Saturday, January 06, 2007

Unruly Kids @Your Library

The January 2nd New York Times had a good article on what has become a major issue for many libraries: disruptive and unruly behavior by children. They cite the example of one New Jersey community:

Every afternoon at Maplewood Middle School’s final bell, dozens of students pour across Baker Street to the public library. Some study quietly.

Others, library officials say, fight, urinate on the bathroom floor, scrawl graffiti on the walls, talk back to librarians or refuse to leave when asked. One recently threatened to burn down the branch library. Librarians call the police, sometimes twice a day.

As a result, starting on Jan. 16, the Maplewood Memorial Library will be closing its two buildings on weekdays from 2:45 to 5 p.m., until further notice.

An institution that, like many nationwide, strives to attract young people, even offering beading and cartooning classes, will soon be shutting them out, along with the rest of the public, at one of the busiest parts of its day.

The article points out the way many parents treat their local library as a de facto day care center:

Librarians and other experts say the growing conflicts are the result of an increase in the number of latchkey children, a decrease in civility among young people and a dearth of “third places” — neither home nor school — where kids can be kids.

“We don’t consider the world as safe a place as it used to be, and we don’t encourage children to run around, hang around and be free,” said Judy Nelson, president of the Young Adult Library Services Association, part of the American Library Association. “So you have parents telling their kids that the library is a good place to go.”

Rowland Bennett, who served as the director of the Maplewood Memorial Library for 30 years and is now president of the local school board, said libraries had become “the child care center by necessity.”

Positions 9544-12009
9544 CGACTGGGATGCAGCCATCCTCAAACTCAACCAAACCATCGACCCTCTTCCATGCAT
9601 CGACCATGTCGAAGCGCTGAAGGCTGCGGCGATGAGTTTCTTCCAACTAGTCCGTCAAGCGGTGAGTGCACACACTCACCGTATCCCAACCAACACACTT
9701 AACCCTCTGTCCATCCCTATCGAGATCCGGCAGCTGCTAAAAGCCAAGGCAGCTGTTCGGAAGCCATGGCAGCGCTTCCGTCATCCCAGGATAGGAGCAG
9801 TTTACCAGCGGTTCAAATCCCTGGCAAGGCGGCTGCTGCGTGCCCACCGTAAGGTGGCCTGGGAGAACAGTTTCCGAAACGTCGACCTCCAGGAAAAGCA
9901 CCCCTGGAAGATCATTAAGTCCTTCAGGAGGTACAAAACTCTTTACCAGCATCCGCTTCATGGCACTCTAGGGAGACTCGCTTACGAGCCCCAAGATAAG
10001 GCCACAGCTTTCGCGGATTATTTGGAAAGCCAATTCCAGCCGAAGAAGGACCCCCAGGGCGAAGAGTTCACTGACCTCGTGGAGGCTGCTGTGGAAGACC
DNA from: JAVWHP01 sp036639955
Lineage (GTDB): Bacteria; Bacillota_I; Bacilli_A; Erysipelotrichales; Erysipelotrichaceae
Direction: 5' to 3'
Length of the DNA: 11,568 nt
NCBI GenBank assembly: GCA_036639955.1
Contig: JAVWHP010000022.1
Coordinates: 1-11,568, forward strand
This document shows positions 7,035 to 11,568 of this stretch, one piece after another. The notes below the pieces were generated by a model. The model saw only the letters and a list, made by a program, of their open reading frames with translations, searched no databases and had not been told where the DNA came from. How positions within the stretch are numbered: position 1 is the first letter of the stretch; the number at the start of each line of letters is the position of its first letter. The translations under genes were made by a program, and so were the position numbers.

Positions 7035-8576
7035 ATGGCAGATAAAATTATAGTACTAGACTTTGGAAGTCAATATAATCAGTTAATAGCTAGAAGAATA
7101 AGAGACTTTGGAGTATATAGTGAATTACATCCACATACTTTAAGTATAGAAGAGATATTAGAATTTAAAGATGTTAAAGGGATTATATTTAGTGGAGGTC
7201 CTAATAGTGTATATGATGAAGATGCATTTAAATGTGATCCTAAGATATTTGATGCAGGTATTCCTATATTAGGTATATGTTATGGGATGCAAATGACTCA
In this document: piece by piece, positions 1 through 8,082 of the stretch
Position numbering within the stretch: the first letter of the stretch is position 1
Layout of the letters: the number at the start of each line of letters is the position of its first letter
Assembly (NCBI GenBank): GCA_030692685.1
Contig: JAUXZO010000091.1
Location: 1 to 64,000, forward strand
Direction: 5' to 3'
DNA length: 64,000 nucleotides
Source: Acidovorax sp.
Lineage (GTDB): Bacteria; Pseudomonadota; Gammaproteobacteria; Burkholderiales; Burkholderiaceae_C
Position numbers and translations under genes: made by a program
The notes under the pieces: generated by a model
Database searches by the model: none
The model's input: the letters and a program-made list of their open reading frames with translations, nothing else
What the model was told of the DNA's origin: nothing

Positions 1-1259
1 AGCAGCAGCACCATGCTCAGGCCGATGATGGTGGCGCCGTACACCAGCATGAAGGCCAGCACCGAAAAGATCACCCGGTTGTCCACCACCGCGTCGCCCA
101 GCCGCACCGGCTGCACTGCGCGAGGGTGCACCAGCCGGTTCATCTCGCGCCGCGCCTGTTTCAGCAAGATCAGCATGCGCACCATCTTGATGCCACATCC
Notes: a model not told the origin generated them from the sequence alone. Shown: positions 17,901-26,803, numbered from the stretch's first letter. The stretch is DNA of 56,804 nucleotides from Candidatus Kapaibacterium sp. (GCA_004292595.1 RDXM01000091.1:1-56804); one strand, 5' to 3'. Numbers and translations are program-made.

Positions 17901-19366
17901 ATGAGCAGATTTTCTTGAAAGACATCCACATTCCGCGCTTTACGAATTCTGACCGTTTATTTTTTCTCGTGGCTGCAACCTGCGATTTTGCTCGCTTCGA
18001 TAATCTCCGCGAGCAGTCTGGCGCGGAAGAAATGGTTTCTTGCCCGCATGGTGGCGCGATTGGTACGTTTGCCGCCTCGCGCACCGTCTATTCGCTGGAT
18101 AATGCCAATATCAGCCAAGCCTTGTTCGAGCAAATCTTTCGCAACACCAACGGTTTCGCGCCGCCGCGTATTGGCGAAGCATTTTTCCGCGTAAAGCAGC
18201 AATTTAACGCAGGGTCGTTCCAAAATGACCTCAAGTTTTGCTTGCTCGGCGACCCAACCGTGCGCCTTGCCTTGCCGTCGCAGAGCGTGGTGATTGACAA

The piece also includes comments from a librarian/professor whose view is summarized as "the students want only to be treated like everybody else." I'm sorry, but this is nonsense. My institution, even though it's an academic library, tries to serve the broader community and has had to deal with unruly teenagers and younger children. We tried to be as accomodating as we could, and in return had any number of instances where kids acted out just because they could. We were finally forced to adopt an age restriction policy (no unaccompanied children below the age of 14).

After reading the article, and based on my own experiences, I can't fault the Maplewood Memorial Library for its decision. While sadly it hurts those children who do use the library to read and to learn, it will hopefully also force the community to address the real problem: the unwillingness of some parents to take responsibility for their children and who instead expect librarians to act as babysitters.


Anonymous Anonymous said...

I completely understand why this library chose to close during after school hours. When I read the article I thought it could easily describe the public library where I work. The unruly kids issue is stressful for library staff and patrons who are trying to use the library in the way it was meant to be used. Unfortunately, we get very little community support other than to scream at us that we are failing to handle our problems. It's also unfortunate that a lot of parents seem to just not care what their kids are doing after school.

2:44 PM  

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